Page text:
suffocating pragmatism becomes insensitivity… and then, you don’t belong here
For the past several months I’ve been acting as immigration advisor to my colleagues in criminal practice. Though I’ve only been here a short time, somehow I’ve started to get cold calls from correctional facilities and loved ones of persons being placed in removal proceedings. While flattering, I can’t ethically create attorney client relationships all willy nilly, so I send the callers off to someone who really can assist and possibly represent their loved one.
A few days ago, a caller asked for assistance for a family member with multiple felony convictions, one of which turned out to be an aggravated felony under the INA. Anyone convicted of an aggravated felony functionally has no ground of defense against their removal (unless the Attorney General is willing to cancel removal). I sent the family member to agencies that could work on modifying that conviction and put them in contact with the few immigration attorneys in this area experienced with assisting clients with criminal convictions. I bid the family member well wishes and urged them to keep their head up since their loved one has “some hope”.
SOME HOPE? is that all he has? SOME HOPE? – the family member responded…
and that triggered my supposed ‘pragmatism’. All I kept on thinking was – how could anyone in their right mind THINK they could plead guilty to stealing cars and robbing folk multiple times, serve jail sentences and still stay in the U.S. on a greencard? What is running through this family member’s mind? I now know these sentiments to be soft-core-xenophobic-insensitivity (which I have apparently been calling “pragmatism” for some weeks now). I composed myself and warned the family member that whoever represents their loved one will have to prepare for the worst.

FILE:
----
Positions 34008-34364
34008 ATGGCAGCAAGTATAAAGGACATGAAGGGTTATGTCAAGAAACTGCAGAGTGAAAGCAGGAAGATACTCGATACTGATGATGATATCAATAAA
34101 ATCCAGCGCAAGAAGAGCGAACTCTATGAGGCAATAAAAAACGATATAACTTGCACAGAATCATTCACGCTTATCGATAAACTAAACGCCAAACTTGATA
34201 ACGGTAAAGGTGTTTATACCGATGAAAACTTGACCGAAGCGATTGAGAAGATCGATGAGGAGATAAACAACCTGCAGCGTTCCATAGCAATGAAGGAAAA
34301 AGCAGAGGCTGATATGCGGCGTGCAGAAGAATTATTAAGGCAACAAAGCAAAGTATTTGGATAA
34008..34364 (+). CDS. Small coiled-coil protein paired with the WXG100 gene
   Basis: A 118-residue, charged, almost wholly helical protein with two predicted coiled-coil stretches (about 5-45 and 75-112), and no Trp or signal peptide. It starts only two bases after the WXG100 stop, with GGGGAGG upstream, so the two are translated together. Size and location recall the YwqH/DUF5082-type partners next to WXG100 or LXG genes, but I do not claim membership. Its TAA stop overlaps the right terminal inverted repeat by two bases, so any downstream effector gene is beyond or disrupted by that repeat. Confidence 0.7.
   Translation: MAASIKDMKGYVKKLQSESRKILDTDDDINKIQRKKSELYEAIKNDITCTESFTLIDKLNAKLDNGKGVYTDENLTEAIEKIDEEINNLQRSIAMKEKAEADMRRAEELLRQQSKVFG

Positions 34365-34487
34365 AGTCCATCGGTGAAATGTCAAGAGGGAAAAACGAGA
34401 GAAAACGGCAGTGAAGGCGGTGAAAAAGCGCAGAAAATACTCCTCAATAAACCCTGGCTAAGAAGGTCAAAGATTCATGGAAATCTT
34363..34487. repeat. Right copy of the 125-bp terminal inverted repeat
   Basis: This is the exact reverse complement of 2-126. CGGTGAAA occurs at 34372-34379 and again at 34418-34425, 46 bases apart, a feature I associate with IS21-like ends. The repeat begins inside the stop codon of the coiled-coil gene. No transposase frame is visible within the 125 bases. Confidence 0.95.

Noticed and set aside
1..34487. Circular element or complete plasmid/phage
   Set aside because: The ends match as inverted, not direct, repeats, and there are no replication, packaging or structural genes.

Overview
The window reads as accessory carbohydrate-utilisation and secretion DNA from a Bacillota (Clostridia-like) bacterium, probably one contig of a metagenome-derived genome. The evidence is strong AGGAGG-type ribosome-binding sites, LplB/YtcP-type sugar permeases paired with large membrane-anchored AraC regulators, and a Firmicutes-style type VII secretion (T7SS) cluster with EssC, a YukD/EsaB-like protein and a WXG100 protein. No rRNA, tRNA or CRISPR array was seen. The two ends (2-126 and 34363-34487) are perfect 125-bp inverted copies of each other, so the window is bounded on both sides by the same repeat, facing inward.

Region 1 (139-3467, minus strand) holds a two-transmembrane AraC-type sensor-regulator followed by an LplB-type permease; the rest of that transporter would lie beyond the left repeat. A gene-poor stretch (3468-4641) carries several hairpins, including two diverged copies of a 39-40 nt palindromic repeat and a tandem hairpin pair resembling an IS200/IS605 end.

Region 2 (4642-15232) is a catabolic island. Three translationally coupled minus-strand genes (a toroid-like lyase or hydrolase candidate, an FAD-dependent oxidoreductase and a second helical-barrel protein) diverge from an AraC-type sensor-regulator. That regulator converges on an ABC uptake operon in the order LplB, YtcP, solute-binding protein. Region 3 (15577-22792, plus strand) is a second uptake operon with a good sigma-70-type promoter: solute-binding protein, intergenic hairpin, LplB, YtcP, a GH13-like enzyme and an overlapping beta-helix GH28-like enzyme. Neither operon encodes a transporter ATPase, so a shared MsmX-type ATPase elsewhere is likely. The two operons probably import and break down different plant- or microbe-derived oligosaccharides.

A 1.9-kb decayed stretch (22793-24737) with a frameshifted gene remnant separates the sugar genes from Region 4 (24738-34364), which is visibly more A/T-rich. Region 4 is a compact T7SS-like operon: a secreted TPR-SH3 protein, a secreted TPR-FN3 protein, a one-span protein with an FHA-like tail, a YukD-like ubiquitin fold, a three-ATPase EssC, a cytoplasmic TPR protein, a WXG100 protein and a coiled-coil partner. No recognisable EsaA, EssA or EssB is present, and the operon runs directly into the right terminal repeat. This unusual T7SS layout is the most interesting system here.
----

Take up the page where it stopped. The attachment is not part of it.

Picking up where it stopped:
The pragmatism I’ve nursed to guide me in the criminal justice system as a defense attorney started to sour the moment I encountered the first person I actually have ever wanted to sit in jail. And to think, for so long, I believed myself to be a prison abolitionist like my idol Angela Davis and my bro Marc. But this person… I wanted them
under the jail to at least be concerned with the well being of the children they were convicted of abusing.
Despite having navigated the immigration systems as an alien in other countries, and being born of an immigrant mother here in the U.S., I found myself becoming insensitive to certain cases. Like the person I mentioned above convicted of abusing their children and THEN stealing their identities to commit fraud, the person convicted of transporting liquid heroin from Canada… the parent who stabs their child with a steak knife… the former gang member convicted of armed robbery who all then travel abroad and wonder why they can’t reenter the United States after these convictions. I’ve had to affirmatively resist the inclination to ask “what the hell were you thinking traveling with THAT criminal record???”
I have never been this person. what happened? how did I get to this space?
In criminal practice, I hugged and wept with clients convicted of homicide, rape, gun trafficking. I would get photos of their children, watch their youtube channels as they try to become Twitter Famous rappers… I would get updated on life after incarceration and life while incarcerated via letters and or phone calls. But here, somehow in immigration practice, I became a soft-core xenophobe. shudders.
Why am I holding these clients to some other standard?
While I wait for the “why”, I am pressing myself to return to my true self – eager to be sensitive to all issues that plague immigrants, the poor, the disadvantaged. If I don’t guard my heart, I can become a fatalist. If I don’t guard my mind, my pragmatism will sour, suffocating me into a corner of insensitivity… at which point, I would no longer belong here. That corner of insensitivity is the last place I want to be. I’ve been blessed with the career of my dreams, and I don’t ever want to be forced out of this love affair by insensitivity, tragic nativism and insensitivity.